Joshua Dill: How do wildfires affect DWA?
Steve Johnson: Although we are a desert agency, we do have some facilities located in the foothills that surround Palm Springs that are vulnerable to wildfires, particularly our steel reservoirs. Last year, there was a fast-moving wildfire on the south end of Palm Springs that started about a half mile below two of our 5-million-gallon reservoirs. Because we create a buffer, or shrub-free zone, around our facilities, the fire caused little damage. The fire department was then able to use our site as a staging area and use the water in the reservoirs to fill their trucks. That buffer zone was critical to protecting our reservoirs.
Joshua Dill: What sort of planning can you do to prepare for natural disasters?
Steve Johnson: DWA meets annually with the Forest Department to review procedures for events such as wildfires. We also discuss events that may have occurred over the past year. It’s important for us to have updated contact information on hand so that if something does happen, we can call the right person.
Joshua Dill: Would you tell us about the simulations and training that DWA does with the local fire department?
Steve Johnson: In 2017, DWA staff, along with city emergency response personnel and local Tribe management staff, participated in the city of Palm Springs emergency operations center tabletop exercises. In those exercises, we simulated several scenarios that might happen as a result of a large earthquake. Participants discussed things such as who the primary contact would be and what equipment or supplies would be available to the different parties involved. It was during this exercise that city fire department staff learned that DWA has earthquake shutoff valves that will isolate the reservoirs and that water may not be available for firefighting if the valves are closed. As a result, DWA and the fire department developed a communication plan. DWA staff meet with city emergency response staff annually.
We also collaborate with the city fire department on confined space training exercises. We have several large vaults that allow for rescue training. We usually train annually.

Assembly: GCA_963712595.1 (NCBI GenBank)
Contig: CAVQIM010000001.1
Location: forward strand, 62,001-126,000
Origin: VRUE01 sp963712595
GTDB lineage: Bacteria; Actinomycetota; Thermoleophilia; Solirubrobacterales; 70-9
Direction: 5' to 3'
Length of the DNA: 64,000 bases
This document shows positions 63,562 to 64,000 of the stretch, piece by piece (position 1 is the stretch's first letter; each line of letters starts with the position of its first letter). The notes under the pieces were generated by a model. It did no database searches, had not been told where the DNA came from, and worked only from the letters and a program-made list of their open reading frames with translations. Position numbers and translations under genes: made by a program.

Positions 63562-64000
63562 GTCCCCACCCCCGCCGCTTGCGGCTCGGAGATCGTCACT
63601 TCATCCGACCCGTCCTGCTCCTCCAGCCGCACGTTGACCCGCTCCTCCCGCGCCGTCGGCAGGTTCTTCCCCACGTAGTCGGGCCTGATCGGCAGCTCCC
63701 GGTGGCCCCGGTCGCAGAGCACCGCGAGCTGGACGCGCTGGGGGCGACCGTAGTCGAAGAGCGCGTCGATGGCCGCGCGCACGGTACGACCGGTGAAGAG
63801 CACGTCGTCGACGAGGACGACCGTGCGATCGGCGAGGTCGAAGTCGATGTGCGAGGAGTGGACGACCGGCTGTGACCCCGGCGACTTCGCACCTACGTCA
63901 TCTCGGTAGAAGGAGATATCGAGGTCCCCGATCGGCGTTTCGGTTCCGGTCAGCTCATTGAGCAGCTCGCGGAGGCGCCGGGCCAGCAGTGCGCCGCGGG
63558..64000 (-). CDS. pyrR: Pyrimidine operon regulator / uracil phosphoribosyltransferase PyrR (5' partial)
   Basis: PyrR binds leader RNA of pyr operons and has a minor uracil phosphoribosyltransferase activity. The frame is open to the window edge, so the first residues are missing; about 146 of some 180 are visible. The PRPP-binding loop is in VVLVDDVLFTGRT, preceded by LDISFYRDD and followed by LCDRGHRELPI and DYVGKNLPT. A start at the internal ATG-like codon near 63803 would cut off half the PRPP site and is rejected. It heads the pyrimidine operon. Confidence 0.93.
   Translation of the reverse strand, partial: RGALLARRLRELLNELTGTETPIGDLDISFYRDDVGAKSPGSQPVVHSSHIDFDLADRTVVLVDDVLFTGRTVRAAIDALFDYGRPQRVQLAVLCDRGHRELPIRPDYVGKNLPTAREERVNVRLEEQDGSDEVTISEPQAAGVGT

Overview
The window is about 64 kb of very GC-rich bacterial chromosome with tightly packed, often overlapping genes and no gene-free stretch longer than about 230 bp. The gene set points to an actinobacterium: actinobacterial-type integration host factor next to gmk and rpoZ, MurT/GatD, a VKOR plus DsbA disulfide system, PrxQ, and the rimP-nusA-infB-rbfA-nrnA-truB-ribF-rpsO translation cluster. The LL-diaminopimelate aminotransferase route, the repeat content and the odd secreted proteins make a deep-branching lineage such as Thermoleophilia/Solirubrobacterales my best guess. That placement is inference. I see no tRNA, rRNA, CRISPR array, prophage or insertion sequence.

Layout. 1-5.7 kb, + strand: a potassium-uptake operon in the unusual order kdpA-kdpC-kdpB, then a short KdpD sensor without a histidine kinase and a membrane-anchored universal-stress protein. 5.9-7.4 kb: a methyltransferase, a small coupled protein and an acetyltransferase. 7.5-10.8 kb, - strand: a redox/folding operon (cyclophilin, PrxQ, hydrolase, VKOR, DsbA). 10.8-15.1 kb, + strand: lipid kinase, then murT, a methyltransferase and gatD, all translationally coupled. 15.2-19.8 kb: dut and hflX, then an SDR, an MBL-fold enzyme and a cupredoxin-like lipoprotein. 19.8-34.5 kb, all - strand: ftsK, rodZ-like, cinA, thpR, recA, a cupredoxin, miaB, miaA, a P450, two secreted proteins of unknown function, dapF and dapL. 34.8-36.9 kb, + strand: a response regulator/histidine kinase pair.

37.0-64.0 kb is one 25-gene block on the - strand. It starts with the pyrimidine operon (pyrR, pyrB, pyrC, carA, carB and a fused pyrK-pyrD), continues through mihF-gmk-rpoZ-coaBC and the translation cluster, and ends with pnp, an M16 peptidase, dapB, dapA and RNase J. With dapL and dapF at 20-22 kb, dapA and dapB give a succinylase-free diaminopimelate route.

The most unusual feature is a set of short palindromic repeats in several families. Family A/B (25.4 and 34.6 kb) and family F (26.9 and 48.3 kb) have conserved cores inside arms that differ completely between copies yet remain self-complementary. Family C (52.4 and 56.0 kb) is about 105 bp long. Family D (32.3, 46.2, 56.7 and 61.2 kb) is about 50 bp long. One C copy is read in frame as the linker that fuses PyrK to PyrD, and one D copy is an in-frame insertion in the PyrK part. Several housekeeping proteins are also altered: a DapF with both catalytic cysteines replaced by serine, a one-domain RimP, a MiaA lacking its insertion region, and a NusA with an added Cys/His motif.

Joshua Dill: What is the best way to predict the possible effects of a major natural disaster on your system, and have you made any changes to your operations based on what you have observed in natural disasters elsewhere?
Steve Johnson: I am familiar with some of what utilities face in natural disasters based on my experiences at
Dames and Moore. In 1994, there was a major earthquake in Northridge, a suburb of Los Angeles. Dames and Moore published a report in its in-house magazine about the damage caused by this earthquake. We used that report to research how a similar disaster would affect DWA facilities. The Northridge earthquake damaged gas mains, creating several fires throughout the city. That reinforced our awareness of the need to ensure that we have water storage and good lines of communication to the fire department. We also learned that the earthquake caused a lot of damage to sewer pipes. Although wastewater conveyance is a small part of our responsibility, we invested in a significant amount of sewer pipe for our inventory. We also realized that we needed to develop a plan to get supplies to us. The Northridge earthquake damaged some freeway overpasses, making it difficult to reach some areas. There is only one main freeway through the Coachella Valley, the I-10. We think there is a high possibility that access to the Los Angeles area would be limited by highway damage in the case of a major earthquake. We have been developing plans to work with suppliers to our east, in Arizona, as alternatives in case of an emergency.